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ACLU: Wisconsin failed to implement program to support incarcerated moms

The lawsuit says Wisconsin's Department of Corrections hasn't complied with a decades-old state law

In this April 12, 2016 photo, Jennifer Dumas holds her daughter, Codylynn, up to a mirror in her room at Bedford Hills Correctional Facility, in Bedford Hills, N.Y. Bedford Hills has one of only eight working prison nurseries where women live with their babies, out of more than 100 women’s prisons around the country. AP Photo/Julie Jacobson

The American Civil Liberties Union of Wisconsin is asking a judge to step in and order the state to fully implement a program for incarcerated moms.

The lawsuit filed last week argues Wisconsin’s Department of Corrections isn’t complying with a decades-old state law designed to help incarcerated mothers keep physical custody of their infants.

That 1991 law states those services, known as a “mother-young child care program” shall be available to women in the system who are pregnant or have babies under 1 year old.

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The law states the program must be available to women who are “prisoners or on probation, extended supervision or parole.” It also says women can be approved by the department to participate as an alternative to ending up back behind bars because their probation, extended supervision or parole was revoked.

Close to a dozen other states have prison nursery programs, which allow incarcerated women to continue parenting their newborns, according to the ACLU. Some of those programs allow children to remain with their mothers until they’re 18 months old.

But the ACLU’s lawsuit says Wisconsin has failed to offer a child care program for incarcerated mothers, despite requirements in a law that’s been on the books for more than 30 years.

“A child should not be deprived of forging a relationship with their parent just because the parent is caught up in the criminal legal system,” said Hayley Archer, a staff attorney for the ACLU of Wisconsin. “Contact between incarcerated people and their families has positive impacts for everyone, including better health, reduced recidivism, improved school performance.”

Lawsuit: DOC officials weren’t aware of program

One of the women who is suing, Alyssa Puphal, is currently incarcerated at the Robert E. Ellsworth Correctional Center in Union Grove. She was separated from her son about 24 hours after she gave birth to him last August.

Because her family lives far away, Puphal has only been able to have four visits with him since he was born, according to the lawsuit.

“That has caused her tremendous emotional pain,” Archer said.

Puphal learned of a mother-child program while she was pregnant and asked to participate. But DOC officials told her they weren’t aware of such a program. One corrections supervisor replied to Puphal’s request by saying, “information from Admin here is that it is an old statute and there is no funding for it,” the lawsuit says.

After saying the program didn’t exist, DOC officials later told Puphal she couldn’t participate because she wasn’t eligible, according to the lawsuit. But the ACLU says the DOC never explained in its response to Puphal what the eligibility criteria were or why she didn’t qualify.

Another plaintiff, Natasha Curtin-Weber, is eight months pregnant while locked up at the Taycheedah Correctional Institution. She asked to participate in the mother-child program so that she could remain with her baby once she gives birth. But, as of last month, she hadn’t gotten any response from the department, the lawsuit says.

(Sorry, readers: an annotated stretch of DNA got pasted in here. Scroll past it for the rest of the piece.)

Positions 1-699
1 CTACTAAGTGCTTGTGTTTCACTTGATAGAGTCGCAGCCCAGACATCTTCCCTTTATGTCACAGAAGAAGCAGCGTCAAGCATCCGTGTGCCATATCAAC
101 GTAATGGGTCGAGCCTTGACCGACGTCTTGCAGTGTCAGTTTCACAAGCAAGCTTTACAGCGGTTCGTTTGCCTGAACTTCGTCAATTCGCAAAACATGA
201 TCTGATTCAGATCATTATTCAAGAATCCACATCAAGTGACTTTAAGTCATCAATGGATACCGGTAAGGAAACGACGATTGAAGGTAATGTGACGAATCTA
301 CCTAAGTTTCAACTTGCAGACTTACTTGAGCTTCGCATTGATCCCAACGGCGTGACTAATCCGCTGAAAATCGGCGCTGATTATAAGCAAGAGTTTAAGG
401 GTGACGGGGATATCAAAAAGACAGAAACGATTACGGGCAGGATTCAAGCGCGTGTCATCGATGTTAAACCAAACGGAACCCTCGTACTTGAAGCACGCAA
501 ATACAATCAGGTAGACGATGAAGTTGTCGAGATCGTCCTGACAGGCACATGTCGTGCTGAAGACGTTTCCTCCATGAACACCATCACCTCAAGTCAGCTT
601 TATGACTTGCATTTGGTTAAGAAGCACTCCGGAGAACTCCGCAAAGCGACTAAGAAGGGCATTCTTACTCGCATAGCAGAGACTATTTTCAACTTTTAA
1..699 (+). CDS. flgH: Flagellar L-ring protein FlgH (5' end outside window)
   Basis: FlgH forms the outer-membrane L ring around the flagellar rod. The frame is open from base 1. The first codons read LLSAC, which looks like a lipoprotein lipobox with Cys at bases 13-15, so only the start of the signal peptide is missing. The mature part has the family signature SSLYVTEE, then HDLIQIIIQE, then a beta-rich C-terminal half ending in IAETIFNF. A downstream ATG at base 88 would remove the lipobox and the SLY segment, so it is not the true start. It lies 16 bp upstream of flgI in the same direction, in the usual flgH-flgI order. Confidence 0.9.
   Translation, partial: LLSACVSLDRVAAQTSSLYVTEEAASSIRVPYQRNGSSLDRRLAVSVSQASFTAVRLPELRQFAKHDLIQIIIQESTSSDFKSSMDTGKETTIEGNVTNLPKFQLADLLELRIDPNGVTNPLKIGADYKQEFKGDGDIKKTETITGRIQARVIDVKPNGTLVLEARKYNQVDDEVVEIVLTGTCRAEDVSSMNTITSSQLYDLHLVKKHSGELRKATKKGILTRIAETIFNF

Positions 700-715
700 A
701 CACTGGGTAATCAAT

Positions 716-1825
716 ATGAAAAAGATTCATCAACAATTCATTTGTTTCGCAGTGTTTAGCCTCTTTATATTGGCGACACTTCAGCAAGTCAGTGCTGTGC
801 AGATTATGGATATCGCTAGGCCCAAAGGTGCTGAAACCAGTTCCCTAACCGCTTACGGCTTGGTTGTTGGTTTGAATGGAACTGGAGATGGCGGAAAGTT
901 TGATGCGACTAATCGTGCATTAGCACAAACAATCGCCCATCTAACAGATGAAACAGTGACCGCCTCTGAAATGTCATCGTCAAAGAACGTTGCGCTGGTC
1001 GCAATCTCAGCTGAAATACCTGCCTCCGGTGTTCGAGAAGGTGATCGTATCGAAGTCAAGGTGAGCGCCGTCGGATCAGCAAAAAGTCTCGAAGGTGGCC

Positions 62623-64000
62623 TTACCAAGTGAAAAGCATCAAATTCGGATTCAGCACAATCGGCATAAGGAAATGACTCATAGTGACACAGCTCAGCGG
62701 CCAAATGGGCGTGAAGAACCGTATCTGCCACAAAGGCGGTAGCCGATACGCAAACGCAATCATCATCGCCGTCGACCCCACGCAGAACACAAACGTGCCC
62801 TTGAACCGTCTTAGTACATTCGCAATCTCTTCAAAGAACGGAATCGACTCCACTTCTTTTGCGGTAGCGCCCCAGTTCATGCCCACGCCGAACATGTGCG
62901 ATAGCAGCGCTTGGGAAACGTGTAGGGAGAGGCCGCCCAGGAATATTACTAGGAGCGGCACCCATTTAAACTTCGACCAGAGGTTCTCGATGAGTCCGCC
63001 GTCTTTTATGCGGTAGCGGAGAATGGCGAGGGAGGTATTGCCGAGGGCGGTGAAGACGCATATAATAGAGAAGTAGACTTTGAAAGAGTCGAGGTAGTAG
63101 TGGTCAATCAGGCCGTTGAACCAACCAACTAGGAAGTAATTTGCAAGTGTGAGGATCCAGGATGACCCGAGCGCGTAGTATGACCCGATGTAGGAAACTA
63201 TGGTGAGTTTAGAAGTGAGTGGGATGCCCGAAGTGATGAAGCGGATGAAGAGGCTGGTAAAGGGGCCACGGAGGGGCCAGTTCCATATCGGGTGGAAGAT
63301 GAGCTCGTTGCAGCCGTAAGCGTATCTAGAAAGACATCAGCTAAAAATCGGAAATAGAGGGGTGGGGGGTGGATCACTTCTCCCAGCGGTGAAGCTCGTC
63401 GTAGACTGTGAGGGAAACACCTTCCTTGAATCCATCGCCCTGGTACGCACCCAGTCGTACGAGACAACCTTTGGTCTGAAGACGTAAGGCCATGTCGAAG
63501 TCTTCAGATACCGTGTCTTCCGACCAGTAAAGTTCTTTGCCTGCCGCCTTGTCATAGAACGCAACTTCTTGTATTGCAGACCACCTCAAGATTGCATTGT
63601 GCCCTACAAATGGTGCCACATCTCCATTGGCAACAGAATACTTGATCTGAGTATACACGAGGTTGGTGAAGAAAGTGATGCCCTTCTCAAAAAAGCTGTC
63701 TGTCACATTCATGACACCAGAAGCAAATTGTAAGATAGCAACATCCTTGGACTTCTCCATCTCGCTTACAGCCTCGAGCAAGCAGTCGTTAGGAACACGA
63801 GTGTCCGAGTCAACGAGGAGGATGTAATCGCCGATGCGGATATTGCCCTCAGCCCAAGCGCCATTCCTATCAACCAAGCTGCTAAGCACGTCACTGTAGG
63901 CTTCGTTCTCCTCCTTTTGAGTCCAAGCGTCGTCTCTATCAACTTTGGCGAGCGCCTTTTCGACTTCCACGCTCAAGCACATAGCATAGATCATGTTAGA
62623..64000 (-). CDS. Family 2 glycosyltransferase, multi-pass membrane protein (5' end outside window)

“She is facing a lot of fear,” Archer said. “Because, of course, birth can can be quite a scary process for anybody, regardless of where you live. For incarcerated people … it can cause a lot of fear to know that you will be separated from your child.”

DOC says programs are available for mothers out on supervision

A Department of Corrections spokesperson says Wisconsin does offer programming to support mothers who are out on parole, probation or extended supervision.

It uses three contractors — ARC Maternal and Infant Program in Madison, Bethany Recovery Center in Oconomowoc and Meta House in Milwaukee — to help women avoid recidivism by treating substance abuse disorder and other issues. Last year, 224 women participated in those programs, according to the DOC.

But the ACLU argues Wisconsin isn’t following the state law because a program for mothers and babies isn’t available to women who are serving time behind bars instead of through community supervision.

And Archer says the program isn’t always available to women as an alternative to having their probation revoked. She says it wasn’t offered to Puphal while she was pregnant and wound up behind bars for a probation violation.

“If DOC is providing the programming that they’re asserting, it’s not being done in a meaningful way,” Archer said.

The law details several criteria for the program, including that department must:

  • Place program participants in the least restrictive placement consistent with community safety and correctional needs and objectives.
  •  Provide a stable, safe and stimulating environment for each child participating in the program.
  •  Provide program services with the goal of achieving a stable relationship between each mother and her child during and after participation in the program.
  •  Prepare each mother to be able to live in a safe, lawful and stable manner in the community upon parole, extended supervision or discharge.

Yet, when the ACLU filed a public records request seeking policies and procedures related to Wisconsin’s mother-child program, it got a response saying no such records exist, the lawsuit says.

The ACLU is getting pro bono assistance from Quarles & Brady LLP in the case. It’s assigned to Judge Jacob Frost in Dane County Circuit Court.